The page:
Upcoming changes in antibiotic use by pork producers: Are you ready?

Farm Forum

BROOKINGS, S.D. – A new U.S. Food and Drug Administration (FDA) ruling goes into effect October 1, 2015 which contains several important changes for pork producers.

“Traditionally, pork producers have used antibiotics for three purposes: treatment of illnesses, control or prevention of diseases, and to improve nutritional efficiency. However, due to the concern about antibiotic-resistant bacteria, the FDA has issued a new ruling to ensure the continued responsible use of these products in food animals,” said Bob Thaler, Professor and SDSU Extension Swine Specialist, referencing FDA Guidance #213.

Implemented on October 1, 2015 with a full implementation date of December 31, 2016, guidance #213 will now require that a veterinarian write a Veterinary Feed Directive (VFD) or prescription for all antibiotics used in feed. “Like a human prescription, the VFD will specify the antibiotic used, the dosage approved, animals to be treated, and how long the treatment is approved for,” Thaler said. “The FDA is working to make sure that the rules won’t place an undue burden on producers, veterinarians, and feed suppliers.”

In addition, Thaler explained that the guidance requires that the veterinarian writing the VFD must has a valid Veterinary-Client-Patient relationship with the producer, something that is the backbone of the National Pork Board’s Pork Quality Assurance program. “By having a strong working relationship between the veterinarian and producer, better treatment decisions can be made,” he said.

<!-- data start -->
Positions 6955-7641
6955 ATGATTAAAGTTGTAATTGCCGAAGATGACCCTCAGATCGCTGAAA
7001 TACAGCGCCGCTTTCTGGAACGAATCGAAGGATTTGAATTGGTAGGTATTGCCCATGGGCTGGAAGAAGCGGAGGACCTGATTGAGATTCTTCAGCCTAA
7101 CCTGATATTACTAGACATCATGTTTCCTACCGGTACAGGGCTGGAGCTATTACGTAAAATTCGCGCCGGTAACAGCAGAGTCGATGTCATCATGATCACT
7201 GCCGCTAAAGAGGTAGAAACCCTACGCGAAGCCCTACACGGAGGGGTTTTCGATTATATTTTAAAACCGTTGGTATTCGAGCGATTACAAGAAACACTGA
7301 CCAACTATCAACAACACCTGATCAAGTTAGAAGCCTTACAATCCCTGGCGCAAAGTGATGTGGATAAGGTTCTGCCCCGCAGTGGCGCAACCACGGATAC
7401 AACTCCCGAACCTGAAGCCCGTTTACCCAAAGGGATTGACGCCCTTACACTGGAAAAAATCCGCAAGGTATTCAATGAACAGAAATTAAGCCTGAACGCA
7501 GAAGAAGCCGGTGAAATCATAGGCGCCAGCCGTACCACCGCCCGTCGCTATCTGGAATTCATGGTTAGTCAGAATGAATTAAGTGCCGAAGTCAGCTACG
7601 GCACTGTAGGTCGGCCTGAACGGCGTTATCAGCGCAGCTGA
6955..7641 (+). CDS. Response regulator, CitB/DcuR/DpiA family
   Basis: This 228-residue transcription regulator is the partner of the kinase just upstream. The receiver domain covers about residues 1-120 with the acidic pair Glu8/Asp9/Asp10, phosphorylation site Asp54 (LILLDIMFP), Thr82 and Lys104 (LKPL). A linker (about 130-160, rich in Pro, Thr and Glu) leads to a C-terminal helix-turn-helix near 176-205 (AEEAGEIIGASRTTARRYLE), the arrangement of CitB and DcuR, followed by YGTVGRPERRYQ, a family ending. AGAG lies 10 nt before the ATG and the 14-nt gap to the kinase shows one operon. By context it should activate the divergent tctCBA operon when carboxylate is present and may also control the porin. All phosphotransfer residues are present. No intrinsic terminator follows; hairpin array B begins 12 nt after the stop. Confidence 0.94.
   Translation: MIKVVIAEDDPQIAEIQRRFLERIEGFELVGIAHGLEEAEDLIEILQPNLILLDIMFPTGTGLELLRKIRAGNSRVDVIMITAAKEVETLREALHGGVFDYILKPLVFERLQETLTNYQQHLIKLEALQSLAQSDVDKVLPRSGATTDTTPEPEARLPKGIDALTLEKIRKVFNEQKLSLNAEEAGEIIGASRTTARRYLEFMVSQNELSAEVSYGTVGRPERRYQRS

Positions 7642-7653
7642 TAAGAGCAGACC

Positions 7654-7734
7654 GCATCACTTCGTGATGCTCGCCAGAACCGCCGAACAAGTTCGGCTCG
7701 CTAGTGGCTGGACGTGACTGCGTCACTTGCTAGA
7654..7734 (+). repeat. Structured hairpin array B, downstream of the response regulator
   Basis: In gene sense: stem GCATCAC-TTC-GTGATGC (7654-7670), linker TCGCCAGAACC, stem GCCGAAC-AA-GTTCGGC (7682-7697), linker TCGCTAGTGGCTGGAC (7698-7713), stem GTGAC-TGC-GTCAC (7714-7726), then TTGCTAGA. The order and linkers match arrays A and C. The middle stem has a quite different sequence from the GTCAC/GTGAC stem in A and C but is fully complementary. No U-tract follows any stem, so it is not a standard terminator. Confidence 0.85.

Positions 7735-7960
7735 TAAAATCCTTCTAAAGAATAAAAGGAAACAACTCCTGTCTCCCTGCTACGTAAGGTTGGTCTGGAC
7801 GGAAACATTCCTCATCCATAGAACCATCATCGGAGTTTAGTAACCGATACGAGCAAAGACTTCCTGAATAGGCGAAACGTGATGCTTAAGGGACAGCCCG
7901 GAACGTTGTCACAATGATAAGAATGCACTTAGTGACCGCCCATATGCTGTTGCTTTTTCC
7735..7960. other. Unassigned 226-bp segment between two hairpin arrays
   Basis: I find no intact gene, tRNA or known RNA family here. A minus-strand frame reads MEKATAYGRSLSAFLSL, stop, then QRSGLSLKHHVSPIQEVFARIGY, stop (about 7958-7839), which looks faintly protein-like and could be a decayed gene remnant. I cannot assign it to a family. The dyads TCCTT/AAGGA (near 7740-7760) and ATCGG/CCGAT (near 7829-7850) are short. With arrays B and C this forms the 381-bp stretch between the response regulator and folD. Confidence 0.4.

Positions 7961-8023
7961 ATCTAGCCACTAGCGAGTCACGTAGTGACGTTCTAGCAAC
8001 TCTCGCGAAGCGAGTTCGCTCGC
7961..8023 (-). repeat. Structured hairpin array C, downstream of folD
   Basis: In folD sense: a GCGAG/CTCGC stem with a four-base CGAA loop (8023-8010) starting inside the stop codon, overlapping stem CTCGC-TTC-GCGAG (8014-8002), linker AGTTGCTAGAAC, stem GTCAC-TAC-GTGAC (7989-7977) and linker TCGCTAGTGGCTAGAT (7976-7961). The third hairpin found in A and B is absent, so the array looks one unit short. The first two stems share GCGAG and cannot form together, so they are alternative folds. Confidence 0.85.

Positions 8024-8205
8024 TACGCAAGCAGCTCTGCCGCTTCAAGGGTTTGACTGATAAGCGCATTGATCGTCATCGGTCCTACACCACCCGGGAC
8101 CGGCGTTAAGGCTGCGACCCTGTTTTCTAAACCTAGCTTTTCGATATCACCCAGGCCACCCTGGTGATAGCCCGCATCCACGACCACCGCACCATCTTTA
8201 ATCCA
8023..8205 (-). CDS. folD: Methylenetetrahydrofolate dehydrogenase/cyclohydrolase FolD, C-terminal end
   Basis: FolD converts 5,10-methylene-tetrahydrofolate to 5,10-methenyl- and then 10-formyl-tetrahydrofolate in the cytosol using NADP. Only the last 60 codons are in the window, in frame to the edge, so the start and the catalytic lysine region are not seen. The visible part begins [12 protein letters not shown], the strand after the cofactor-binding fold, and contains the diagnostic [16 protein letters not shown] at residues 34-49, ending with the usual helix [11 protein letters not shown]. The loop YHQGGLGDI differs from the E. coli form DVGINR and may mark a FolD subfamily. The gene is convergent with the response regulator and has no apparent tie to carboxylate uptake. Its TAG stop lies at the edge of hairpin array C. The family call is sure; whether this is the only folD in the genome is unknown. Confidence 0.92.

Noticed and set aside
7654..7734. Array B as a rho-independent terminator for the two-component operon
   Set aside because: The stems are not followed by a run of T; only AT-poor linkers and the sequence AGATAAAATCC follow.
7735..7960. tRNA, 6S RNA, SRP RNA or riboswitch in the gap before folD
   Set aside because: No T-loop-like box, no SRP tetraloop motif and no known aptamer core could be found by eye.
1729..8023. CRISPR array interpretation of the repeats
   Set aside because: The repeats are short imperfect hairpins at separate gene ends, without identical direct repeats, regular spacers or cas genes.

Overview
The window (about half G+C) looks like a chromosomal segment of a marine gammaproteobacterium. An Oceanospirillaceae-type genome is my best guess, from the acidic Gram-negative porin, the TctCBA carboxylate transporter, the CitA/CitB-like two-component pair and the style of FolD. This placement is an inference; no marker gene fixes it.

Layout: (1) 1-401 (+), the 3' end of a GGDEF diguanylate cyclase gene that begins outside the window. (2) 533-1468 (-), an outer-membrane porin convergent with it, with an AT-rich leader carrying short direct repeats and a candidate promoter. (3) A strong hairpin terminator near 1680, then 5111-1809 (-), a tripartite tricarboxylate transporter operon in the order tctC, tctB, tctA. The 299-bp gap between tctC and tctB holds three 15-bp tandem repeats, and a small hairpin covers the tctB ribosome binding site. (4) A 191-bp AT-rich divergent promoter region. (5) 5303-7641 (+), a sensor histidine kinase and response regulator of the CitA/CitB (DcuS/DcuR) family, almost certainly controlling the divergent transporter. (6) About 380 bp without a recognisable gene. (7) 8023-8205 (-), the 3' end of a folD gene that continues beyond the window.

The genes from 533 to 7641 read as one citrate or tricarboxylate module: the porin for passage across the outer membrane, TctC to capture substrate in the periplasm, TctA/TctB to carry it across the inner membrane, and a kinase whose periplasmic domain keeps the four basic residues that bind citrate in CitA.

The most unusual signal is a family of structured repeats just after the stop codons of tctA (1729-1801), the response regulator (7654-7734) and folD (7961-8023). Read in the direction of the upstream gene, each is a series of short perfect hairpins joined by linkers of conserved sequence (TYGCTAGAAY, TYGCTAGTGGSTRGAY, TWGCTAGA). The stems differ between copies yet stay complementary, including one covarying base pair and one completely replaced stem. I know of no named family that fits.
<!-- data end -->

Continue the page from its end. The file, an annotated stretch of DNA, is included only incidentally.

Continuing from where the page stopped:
Under guidance #213, antibiotics can no longer be used to improve nutritional efficiency. “Once Guidance #213 is fully implemented in December 2016, it will be illegal to use medically important antibiotics for production purposes,” Thaler said. “Again, the VFD will only be written for the prevention, control, or treatment of specifically identified diseases.”

Thaler added that record keeping will increase under the new rules. The veterinarian writing the VFD, the feed mill or distributor receiving the VFD, and the producer receiving the medicated feed must all keep a copy of the VFD on file for two years.

“Guidance #213 and the new VFD rules will help ensure that medically important antibiotics will still be efficacious in human use, and that pork producers and veterinarians are working together to provide the very best medical care for their animals as possible,” he said.

October 1 is less than a month away, and Thaler urges producers to sit down with their veterinarians sooner than later in order to develop an antibiotic strategy for their individual operations.

“A strong veterinary-client-patient relationship is critical in moving forward successfully with the new antibiotic rules,” Thaler said.

To learn more, visit iGrow.org.